|Nothing quite like Chirorodziva|
|Friday, 17 August 2012 00:00|
DRIVING past the city of Chinhoyi towards Kariba and Chirundu one never assumes that by the roadside, the belly of mother earth has a wound, that is a spectacle, aptly named Chinhoyi Caves. The caves always exude an aura of myth and mystery that excites and provokes an adrenaline rush in any visitor.
Only a few chirping birds give a sign of life to the caves whose dearth of sound is like the innards of a grave.
The silence as one descends into the intricate network of caves is both eerie and profound, yet the grottos and the huge sleeping pool form a spectacular combination in which reality defies existing tourism hyperbole.
The caves are a geomorphologic spectacle whose grandeur has not done very much to market for international tourism recognition.
The caves are grossly under-marketed and they have largely remained an untapped tourist attraction, except for a few people who trickle there.
When climbing down the steep granite steps it is easy for tourists to imagine approaching an abyss of darkness as light suddenly varnishes.
The experience is hair-raising.
The caves are a limestone shaft linked by a maze of passages and caves, at the foot of which lies a huge pool whose limpid and translucent gothic water maintains the same level 24/7.
Inexplicably, the water defies common meteorological logic by remaining at the same temperature of 22 degrees Celsius 24/7 — every second, every minute, every hour and indeed every day.
It is this deep blue pool beneath the sparkling cobalt stone that is known as the “Sleeping Pool”.
Myth and mystery has it that one cannot successfully throw a stone across the seemingly small pool as the sacred spirits that watch over the pool will catch the stone and bestow a curse upon the stone thrower.
Oral tradition has it that at the bottom of Sleeping Pool lies immured, the bones of fallen Shona tribe heroes who died after being flung in by Nguni tribe raiders in pre-colonial Zimbabwe.
The story is that it was in this pool that Nguni raiders flung their victims of battle to “sleep to eternity” when they fought notorious Shona outlaw Nyamakwere, in pre-colonial Zimbabwe.
Prior to the incident Nyamakwere is said to have used the caves as his stronghold from which he killed his victims and threw them in.
Nyamakwere was eventually overthrown by Chief Chinhoyi of the Nemakonde dynasty, hence the name of the city Chinhoyi.
The Nemakonde (bastardised to Lomagundi by white colonial settlers), who resided in the area and often fell victim to Nguni raiders know the pool less euphemistically as “Chirorodziva”, the pool of the fallen heroes.
Ironically, the caves are a spitting distance from the Battle of Chinhoyi scene — where the fierce maiden gun battle between the black nationalists and white Rhodesian settlers marked the beginning of Zimbabwe’s protracted liberation struggle.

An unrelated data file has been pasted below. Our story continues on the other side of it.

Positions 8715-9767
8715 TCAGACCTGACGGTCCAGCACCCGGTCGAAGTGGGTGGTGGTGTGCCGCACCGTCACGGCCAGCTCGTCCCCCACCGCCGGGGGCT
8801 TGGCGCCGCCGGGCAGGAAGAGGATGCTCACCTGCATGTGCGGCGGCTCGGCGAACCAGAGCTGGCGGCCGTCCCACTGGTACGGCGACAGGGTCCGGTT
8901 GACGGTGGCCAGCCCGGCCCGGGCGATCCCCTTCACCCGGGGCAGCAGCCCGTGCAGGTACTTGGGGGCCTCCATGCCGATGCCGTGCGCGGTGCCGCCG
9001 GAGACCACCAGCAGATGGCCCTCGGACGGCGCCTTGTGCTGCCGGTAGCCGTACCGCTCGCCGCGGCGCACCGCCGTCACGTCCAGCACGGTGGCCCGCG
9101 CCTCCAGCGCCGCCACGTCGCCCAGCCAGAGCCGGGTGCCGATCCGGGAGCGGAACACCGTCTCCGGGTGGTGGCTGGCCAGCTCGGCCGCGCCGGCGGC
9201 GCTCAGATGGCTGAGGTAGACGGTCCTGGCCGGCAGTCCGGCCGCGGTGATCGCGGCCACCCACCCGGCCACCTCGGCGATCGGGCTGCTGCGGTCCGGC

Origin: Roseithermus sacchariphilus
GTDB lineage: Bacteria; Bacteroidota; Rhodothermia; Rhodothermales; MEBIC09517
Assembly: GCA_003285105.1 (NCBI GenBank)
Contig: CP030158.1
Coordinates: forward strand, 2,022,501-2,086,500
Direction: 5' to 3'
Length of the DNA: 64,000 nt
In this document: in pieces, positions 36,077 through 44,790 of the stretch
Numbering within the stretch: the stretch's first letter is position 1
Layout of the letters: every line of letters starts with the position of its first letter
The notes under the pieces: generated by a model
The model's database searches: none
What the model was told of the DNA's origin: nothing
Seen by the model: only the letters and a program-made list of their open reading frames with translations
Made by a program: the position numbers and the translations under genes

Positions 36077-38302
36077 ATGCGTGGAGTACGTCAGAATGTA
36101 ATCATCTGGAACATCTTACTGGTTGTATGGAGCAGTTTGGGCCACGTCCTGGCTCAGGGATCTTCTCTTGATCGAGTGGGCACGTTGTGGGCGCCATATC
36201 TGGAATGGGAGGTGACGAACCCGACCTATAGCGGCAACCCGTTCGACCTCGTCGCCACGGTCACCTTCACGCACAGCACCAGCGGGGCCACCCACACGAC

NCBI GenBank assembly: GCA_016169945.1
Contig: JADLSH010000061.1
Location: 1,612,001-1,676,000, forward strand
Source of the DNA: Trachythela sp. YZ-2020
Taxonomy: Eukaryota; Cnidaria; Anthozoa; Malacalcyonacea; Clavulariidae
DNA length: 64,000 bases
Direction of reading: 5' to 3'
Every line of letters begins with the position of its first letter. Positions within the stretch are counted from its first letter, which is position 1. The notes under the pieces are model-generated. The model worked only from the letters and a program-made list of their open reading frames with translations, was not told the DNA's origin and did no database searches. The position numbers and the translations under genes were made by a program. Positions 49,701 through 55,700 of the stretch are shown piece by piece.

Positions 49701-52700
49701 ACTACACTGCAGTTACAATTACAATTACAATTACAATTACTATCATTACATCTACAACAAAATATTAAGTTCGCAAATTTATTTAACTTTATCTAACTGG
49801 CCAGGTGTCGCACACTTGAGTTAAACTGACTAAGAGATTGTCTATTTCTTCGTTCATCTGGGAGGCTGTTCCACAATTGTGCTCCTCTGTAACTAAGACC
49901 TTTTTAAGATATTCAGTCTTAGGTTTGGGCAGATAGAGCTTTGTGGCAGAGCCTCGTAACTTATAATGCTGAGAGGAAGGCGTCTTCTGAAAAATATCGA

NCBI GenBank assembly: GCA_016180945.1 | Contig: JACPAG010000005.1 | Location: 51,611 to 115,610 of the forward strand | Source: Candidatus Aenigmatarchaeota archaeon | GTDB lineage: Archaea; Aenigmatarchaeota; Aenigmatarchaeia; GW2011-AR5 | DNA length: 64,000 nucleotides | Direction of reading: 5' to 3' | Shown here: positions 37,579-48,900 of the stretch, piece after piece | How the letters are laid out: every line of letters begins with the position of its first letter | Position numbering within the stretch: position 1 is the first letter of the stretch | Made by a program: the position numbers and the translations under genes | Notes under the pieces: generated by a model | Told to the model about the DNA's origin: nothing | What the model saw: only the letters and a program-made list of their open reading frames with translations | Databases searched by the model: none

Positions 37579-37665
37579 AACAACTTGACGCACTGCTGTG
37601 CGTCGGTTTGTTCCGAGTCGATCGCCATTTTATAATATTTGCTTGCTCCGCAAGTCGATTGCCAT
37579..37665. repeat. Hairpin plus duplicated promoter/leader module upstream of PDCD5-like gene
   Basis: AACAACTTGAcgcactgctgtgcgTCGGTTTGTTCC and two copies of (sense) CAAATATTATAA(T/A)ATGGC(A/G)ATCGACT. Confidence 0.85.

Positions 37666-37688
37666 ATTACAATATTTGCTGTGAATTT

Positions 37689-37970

The caves are situated eight kilometres from the city along the highway to Kariba and Chirundu are a fascinating geological phenomenon.
The main feature is the limestone cavern formed thousands of years back when the ground collapsed into a sinkhole.
The Sleeping Pool is believed to be 172 metres deep with the divers who have explored its deepest depth — the United States Navy divers — having only managed to go as deep as 135 metres.
About 58 metres down the pool, there is another tunnel and a third tunnel further down, is yet to be explored.
Several underwater passages lead from the Sleeping Pool and explorers have always found these leading them back to the pool.
Its deep clear blue colour makes the pool almost impossible to be photographed successfully.
The colour is not a reflection of the sky because it is the same deep blue colour on a cloudy day.
Another reason is that the portion of the pool visible from the Dark Cave is situated far from the sinkholes, yet it exhibits the same colour.
The pool is blue for the same reason the sky is blue with scattering of light.
The pool is blue throughout, whether in the shade, sun or deep underground.
Scientifically, this effect can only be achieved if the water is clear.
The rocks seen under the water are not a reflection, as the eye might be fooled to believe, but are real rocks underwater.
The other fascination is the Dark Cave, which is artificially lit.
Climbing in and out of the Dark Cave is energy sapping.
It is not for the weak-kneed.
More often that not, many people come out of the cave panting like fish out of water.
A good one hour is enough to explore Chinhoyi Caves, with one’s friends or family.
Outside the caves is dense vegetation whose lasting beauty is spiced with melodious songs from an assortment of birds.
The National Parks and Wildlife Management Authority has a picnic ground and camping site next to the caves, where you can enjoy a meal or braai for a modest charge at Chinhoyi Caves Motel.
Today, as tourists visit, the caves are still revered by the local people for being the custodians of their ancestral spirits.
With proper marketing, combined national effort and international exposure, Zimbabwe could realise serious tourism benefits from the sleeping giant.
There is nothing nearer to this in Zimbabwe, so the outstanding geological feature is what the Lord has bestowed upon Zimbabwe.